There should be no surprise that this extraordinary technology should be seeing more and more use. Indeed, the latest research has revealed that the technique continues to grow in use all over the world and will go on doing so.

A market research study by Future Market Insights titled ‘Gamma Knife Market: Global Industry Analysis and Opportunity Assessment 2015-2025’ has predicted that there will be ongoing rapid growth in the use of the technology.

It predicted the market will see compound annual growth of 5.90 per cent between 2021 and 2031, taking its global value from US$287.3 million to US$507 million, with North America being the leading regional market, the Asia-Pacific region second and Europe third.

The UK will be a part of Europe’s growth, although the prediction is for Germany to be the leading user of Gamma Knife surgery in Europe with a 20 per cent share of procedures.

Dealing with brain metastasis will be the most common use of the technique, although others will include conditions such as arteriovenous malformation and trigeminal neuralgia.

Behind these numbers lie thousands of real-life stories of patents for whom it seemed all hope was lost and who, without Gamma Knife surgery, the rest of their lives would have been very short. Not only is the hugely treatment effective, but it is painless, people can go straight home afterwards without a long convalescence, and there is none of the physical scarring involved in invasive surgery.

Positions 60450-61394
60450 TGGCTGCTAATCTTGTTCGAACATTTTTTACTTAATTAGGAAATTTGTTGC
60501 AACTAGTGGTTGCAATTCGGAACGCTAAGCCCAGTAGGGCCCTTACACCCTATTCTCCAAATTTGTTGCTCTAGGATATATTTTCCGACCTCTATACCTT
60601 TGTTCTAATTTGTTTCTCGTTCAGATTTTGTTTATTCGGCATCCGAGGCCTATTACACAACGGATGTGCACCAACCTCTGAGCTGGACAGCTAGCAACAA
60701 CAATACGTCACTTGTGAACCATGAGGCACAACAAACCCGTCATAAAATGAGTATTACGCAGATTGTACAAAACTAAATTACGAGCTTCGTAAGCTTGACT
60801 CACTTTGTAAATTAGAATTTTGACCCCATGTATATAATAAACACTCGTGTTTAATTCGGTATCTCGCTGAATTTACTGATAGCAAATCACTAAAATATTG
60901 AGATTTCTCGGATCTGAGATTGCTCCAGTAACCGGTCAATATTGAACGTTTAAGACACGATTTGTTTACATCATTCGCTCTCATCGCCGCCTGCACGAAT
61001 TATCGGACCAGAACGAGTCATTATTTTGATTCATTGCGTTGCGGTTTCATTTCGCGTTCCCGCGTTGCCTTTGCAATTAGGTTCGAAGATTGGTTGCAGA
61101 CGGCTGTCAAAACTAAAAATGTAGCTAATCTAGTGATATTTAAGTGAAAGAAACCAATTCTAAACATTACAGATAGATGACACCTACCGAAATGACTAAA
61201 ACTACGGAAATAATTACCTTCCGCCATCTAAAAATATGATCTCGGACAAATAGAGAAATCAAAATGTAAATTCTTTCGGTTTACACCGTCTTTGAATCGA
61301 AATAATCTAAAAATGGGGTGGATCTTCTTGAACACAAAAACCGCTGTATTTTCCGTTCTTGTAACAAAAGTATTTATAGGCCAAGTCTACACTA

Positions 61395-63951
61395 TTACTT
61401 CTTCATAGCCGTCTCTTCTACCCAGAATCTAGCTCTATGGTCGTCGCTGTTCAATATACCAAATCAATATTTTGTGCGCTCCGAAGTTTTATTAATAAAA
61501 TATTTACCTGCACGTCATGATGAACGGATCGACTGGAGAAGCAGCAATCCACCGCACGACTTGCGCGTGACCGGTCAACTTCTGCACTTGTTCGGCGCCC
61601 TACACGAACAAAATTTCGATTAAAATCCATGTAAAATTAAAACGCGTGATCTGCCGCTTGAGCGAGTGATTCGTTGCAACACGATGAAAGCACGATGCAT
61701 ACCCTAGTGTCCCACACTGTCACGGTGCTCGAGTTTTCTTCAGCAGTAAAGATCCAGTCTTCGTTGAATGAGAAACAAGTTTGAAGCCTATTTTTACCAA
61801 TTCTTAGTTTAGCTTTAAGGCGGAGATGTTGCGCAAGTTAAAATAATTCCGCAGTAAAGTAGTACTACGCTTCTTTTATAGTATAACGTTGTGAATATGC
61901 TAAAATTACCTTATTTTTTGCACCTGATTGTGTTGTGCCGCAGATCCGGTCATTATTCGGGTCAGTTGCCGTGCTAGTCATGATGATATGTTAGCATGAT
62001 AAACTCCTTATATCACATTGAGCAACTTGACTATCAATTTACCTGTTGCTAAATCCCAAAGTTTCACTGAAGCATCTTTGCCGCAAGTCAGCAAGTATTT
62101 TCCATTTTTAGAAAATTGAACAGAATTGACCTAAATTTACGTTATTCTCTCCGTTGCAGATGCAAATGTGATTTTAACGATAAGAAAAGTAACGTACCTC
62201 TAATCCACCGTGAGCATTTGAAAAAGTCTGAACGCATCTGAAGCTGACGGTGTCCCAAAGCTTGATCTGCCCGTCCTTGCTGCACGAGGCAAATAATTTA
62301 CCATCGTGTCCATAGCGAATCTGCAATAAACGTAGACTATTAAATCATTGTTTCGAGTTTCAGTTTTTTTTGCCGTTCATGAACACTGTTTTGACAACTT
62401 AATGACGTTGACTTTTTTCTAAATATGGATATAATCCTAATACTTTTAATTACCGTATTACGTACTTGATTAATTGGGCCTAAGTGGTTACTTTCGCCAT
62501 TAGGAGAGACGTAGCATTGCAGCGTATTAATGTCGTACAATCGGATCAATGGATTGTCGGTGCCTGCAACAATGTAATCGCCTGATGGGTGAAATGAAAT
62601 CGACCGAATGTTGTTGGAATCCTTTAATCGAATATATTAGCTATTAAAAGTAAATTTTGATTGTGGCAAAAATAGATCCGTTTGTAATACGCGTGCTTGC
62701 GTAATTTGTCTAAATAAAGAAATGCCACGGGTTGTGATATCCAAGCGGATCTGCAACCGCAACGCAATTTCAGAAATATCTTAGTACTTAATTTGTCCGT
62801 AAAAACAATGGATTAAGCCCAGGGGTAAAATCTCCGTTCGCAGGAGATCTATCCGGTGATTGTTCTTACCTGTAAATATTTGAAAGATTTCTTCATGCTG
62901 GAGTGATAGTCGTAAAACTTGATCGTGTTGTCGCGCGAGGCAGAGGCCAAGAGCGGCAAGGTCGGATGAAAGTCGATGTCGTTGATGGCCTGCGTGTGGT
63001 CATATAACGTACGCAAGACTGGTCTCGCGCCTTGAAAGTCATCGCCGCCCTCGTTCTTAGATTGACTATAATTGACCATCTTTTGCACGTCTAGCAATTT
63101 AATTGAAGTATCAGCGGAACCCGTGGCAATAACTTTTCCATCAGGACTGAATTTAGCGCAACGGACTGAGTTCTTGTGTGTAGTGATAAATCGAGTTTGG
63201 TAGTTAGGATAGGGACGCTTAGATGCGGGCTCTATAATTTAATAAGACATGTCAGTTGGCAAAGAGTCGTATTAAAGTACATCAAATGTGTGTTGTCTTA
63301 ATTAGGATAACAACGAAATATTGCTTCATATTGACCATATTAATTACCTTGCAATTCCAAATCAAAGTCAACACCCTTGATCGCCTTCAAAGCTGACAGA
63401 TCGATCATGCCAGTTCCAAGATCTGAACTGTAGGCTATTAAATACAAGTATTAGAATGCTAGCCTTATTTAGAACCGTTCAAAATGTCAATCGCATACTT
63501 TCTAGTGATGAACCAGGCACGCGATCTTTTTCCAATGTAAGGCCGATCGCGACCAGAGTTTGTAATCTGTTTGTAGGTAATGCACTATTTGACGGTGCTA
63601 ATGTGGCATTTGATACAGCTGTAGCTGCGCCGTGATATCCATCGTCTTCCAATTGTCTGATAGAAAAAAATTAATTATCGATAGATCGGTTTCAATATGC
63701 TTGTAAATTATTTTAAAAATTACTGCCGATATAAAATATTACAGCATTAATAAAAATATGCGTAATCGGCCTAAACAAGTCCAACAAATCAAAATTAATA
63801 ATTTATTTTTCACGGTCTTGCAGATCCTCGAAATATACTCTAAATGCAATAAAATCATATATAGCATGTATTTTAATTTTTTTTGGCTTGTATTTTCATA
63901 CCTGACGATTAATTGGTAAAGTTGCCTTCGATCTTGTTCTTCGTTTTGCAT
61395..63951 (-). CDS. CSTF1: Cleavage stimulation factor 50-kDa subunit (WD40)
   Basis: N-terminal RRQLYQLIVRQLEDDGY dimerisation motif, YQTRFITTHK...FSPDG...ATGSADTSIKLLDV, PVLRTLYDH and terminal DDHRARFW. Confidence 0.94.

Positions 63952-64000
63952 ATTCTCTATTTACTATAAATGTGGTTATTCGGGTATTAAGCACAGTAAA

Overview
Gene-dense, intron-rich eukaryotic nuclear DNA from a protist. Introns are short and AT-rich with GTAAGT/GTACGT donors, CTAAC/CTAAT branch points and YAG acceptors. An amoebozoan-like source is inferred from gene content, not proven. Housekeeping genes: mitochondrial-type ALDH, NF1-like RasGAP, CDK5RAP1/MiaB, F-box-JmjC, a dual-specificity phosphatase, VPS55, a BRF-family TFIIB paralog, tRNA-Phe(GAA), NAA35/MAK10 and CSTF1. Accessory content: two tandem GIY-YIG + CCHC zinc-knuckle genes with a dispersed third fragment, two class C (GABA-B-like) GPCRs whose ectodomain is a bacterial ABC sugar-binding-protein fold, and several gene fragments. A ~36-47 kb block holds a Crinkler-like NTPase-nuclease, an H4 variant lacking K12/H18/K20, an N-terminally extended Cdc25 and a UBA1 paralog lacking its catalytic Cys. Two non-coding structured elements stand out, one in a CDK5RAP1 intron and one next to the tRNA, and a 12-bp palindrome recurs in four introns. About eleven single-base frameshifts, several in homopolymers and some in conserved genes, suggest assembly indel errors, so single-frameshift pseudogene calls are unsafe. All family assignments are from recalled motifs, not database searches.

For so many the reality is now very different as they live cancer free lives way beyond their diagnoses and often with many more years ahead of them.

June 3, 2022

The Derby, taking place on June 4th, will be taking centre stage for a reason other than horse racing this year, with a special auction going on to raise money for charity Brain Tumour Research.

As part of the Platinum Jubilee Celebrations and in tribute to Queen Elizabeth, some of the biggest milliners in the UK have come up with designs for a one-off collection of hats inspired by the Queen’s 70-year reign, with the hats going under the hammer online on June 12th.

The Hats Fit For a Queen collection features pieces designed by Royal milliners Rachel Trevor-Morgan and Stephen Jones. The hats will be on display in the Queen’s Stand at Epsom Downs on both the Friday and Saturday.

Charity supporter Lisa Connell, who was diagnosed with an inoperable meningioma at the age of 26 and had Gamma Knife surgery to treat the tumour, has been pictured modelling the hats on behalf of Brain Tumour Research.

She also recently set up a fundraising group called Officially Lisa Connell to help find a cure for brain tumours and improve outcomes for patients.

Anne McEntee has also modelled some of the hats for the charity. Her husband Tom passed away two years after he was diagnosed with a glioblastoma. Since then, Anne has gone on to raise nearly £25,000 for charity.

Gamma Knife surgery itself is a well-established way to treat some brain tumours or lesions, although it’s not actually a knife in the traditional sense, since no incisions in the head are made at all.

The procedure is simple and painless, with precise and focused beams of radiation directed to the treatment area, meaning that only the target is hit, leaving the surrounding tissue intact.

To find out more about this type of radiosurgery, get in touch with us today.

May 18, 2022

The world’s best specialised hospitals for 2022 have been ranked by Newsweek, in partnership with global research firm Statista – and the Queen Square Gamma Knife centre has been named as the third best for specialist treatment (neurology) in the world.